What to see in Greece
Gulf of Corinth
Tourist attractions Gulf of Corinth
All the ships linking Athens to various destinations pass through the Gulf of Corinth, located on the northern coast of the Peloponnese peninsula. It's a busy place and the location of Patras, which ranks as the third largest city in Greece. But what is there to see in the Gulf of Corinth?Is it worthwhile straying from the traditional tourist trail to get to know it? We'll show you three lovely places that will convince you to give it a try.
Aigio, also called Egio, is a beautiful small town in Achaea. It is shaped like an amphitheatre, owing to the two rivers that skirt round it. If your intention is to make trips to Nafplio, Mycenae, Olympia or Delphi, Egio is the ideal place to set up your base of operations.
In fact, Homer names the city as belonging to the Achaean League and the territory controlled by Agamemnon.
Have you heard of Corinth raisins? They're widely considered the best in the world and they come from here. In fact, Egio is famous for its raisins and its arms industry. A small city full of contrasts. Above
all, if we consider that the wines of the area have an official designation of origin... A combination that could be dangerous.
You'll love strolling through its streets and taking in the sight of its neoclassical buildings, which lend it a decidedly stately air to match its economic prosperity. Stop at the Plaza Alta Lunya to gaze at its Venetian tower.
The town hall, also in the Neoclassical style, is another of Aigio's sights of interest and is considered one of the most impressive town halls in Greece.
The next stop in this small but wealthy city should be the Monastery of the Holy Archangels and the Hermitage of Saint Leontius. This is a religious complex of great importance, standing in a natural environment of incomparable beauty on the banks of the Selinunte River.
These days, Delphi is a small town devoted to tourism. It is on the south side of Mount Parnassus, home of Apollo and the muses according to Greek mythology, and offers unforgettable views of the sea and the valley. Every last hotel in Delphi has a viewing point for this reason. This is the main reason travellers come to Delphi.
In ancient times however, the reason for visiting was more practical. Delphi was the home of Pythia, the most famous priestess of her time. Many pilgrims came to this oracle to seek her counsel. But Pythia was not the only fortune teller. The Oracle of Delphi consisted of elderly women who were believed to have inherited their ability to see the future directly from Apollo.
These priestesses used various drugs to reach the necessary trance state and had a group of male helpers, priests, who interpreted their words.
Delphi was the most important religious centre in Hellenic culture.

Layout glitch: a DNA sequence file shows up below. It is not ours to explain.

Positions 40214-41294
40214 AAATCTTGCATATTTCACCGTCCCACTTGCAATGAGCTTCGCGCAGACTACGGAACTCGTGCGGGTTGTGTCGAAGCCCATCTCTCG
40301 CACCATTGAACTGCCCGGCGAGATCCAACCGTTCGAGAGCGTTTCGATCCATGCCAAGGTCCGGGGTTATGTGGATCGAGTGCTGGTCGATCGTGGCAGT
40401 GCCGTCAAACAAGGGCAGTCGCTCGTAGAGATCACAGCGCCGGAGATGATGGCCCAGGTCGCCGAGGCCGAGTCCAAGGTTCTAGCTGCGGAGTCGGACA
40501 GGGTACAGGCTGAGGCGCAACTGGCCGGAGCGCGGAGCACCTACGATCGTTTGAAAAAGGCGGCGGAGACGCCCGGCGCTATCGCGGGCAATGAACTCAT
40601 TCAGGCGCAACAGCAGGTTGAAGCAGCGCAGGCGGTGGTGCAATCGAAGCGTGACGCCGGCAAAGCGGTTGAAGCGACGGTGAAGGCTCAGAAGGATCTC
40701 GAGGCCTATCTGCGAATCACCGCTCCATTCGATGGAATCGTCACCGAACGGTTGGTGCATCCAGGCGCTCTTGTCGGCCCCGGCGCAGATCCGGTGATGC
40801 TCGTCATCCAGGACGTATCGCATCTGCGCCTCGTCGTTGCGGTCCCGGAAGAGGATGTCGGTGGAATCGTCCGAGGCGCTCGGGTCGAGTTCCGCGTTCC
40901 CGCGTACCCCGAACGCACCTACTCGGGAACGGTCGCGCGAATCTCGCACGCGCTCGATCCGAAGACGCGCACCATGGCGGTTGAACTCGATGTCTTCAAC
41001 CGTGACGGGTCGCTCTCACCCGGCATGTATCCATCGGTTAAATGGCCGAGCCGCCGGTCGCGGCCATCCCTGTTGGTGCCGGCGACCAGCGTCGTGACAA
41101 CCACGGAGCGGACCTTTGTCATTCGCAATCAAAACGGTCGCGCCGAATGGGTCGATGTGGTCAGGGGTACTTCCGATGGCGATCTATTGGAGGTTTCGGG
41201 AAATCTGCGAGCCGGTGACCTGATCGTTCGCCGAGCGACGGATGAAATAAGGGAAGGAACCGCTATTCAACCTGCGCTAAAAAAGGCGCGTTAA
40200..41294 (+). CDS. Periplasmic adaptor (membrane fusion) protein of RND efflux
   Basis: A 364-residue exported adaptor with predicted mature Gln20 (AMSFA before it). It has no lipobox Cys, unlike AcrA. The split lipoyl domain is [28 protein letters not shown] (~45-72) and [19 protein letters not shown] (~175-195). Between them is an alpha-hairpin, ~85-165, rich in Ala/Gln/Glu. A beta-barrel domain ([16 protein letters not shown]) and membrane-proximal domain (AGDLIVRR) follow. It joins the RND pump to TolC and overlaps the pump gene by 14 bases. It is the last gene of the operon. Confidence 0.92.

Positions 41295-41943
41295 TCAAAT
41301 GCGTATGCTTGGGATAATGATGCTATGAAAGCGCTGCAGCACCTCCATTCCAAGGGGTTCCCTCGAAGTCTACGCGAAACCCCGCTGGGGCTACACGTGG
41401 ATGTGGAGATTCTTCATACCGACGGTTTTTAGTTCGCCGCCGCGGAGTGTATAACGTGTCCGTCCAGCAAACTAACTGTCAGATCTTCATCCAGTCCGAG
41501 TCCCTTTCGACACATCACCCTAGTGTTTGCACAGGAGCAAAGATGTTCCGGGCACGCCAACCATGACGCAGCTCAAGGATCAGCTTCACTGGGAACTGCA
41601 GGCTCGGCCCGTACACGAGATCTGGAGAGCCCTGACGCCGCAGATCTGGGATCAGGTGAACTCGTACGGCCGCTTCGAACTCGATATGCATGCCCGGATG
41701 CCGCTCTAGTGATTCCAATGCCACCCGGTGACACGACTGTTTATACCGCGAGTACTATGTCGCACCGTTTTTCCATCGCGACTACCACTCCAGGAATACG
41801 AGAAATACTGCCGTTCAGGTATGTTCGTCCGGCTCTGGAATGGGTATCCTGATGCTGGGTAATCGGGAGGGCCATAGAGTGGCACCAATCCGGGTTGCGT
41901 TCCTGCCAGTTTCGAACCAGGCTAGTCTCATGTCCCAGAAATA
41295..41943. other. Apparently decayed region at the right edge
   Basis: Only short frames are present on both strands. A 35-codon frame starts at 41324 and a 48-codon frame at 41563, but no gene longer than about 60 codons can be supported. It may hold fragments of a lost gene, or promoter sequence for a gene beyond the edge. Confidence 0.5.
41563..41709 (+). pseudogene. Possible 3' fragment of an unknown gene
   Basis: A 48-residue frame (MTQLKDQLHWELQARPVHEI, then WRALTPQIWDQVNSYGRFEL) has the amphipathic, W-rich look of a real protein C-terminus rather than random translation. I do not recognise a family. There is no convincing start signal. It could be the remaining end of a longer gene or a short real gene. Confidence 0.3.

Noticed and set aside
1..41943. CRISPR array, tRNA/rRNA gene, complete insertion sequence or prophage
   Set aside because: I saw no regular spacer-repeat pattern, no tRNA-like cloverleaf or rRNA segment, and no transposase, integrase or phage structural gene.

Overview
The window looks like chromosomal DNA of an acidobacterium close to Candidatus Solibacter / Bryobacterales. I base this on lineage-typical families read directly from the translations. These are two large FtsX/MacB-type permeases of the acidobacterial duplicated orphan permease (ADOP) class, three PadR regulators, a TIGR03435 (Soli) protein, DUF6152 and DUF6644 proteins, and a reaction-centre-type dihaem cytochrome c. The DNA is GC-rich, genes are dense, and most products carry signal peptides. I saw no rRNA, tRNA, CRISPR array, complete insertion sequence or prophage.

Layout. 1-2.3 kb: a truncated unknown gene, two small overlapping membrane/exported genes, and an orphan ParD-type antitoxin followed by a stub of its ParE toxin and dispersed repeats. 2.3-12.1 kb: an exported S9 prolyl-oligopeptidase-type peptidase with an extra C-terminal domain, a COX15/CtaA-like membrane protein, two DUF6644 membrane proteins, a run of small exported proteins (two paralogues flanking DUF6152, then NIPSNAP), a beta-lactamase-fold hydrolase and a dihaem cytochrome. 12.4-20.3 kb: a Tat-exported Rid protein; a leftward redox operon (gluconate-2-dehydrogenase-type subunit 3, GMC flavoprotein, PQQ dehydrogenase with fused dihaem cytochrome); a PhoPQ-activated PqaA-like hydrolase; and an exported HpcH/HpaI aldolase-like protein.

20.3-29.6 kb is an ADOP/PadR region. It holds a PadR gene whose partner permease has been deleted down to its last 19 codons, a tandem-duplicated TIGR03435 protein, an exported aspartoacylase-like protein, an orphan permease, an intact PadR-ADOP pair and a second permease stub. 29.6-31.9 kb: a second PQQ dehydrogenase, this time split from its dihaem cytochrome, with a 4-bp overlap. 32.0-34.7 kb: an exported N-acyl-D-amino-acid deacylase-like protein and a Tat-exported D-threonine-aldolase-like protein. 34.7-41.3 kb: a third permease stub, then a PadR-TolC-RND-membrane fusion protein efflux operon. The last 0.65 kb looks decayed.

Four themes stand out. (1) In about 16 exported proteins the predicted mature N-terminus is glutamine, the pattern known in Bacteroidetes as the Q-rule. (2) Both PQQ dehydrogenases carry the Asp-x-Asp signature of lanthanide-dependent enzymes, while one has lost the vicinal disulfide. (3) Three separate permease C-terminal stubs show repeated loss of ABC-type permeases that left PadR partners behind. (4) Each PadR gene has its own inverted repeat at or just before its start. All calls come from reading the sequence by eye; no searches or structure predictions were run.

The views of the valley and the sea should be reason enough to visit this little village. Its shops contain fascinating treasures, and it is always possible to stop at one of its many bars to take a break and have a glass of Greek wine.
But Delphi has an archaeological complex, the highlight of which is the place where the old town of the same name used to stand. There you can visit the Temple of Apollo, the Theatre, the stadium and the Delphi Archaeological Museum. In the latter is the Charioteer of Delphi, a bronze sculpture of great value related to the Pythian Games.
When we talk about what to see in the Gulf of Corinth we cannot forget about Corinth and its canal. Of course, it's also worth spending a few hours exploring the oldest part of the city.
This channel connects the Ionian Sea with the Aegean Sea, allowing a 400 km route to be shortened to just 6 km. 10,000 ships benefit from its construction and sail along it every year.
The Roman Emperor Nero was the first to consider the idea of building a canal in Corinth, but work did not begin until the end of the 19th century. Let's put it down to minor delay on the part of the contractor. Of course, with or without delays, the Corinth Canal was one of the greatest engineering feats in history. Although its 23-metre width is a bit on the narrow side considering the size of the ships that sail across the Mediterranean today.
The city's archaeological site is another great place for sightseeing in the Gulf of Corinth. The temple of Apollo here dates back to 550 B.C.
The Acrocorinth is the name given to the Acropolis of Corinth, which remained in use until the Middle Ages without losing its defensive and religious functions. The history of the city can be studied by looking at the way its walls were extended.
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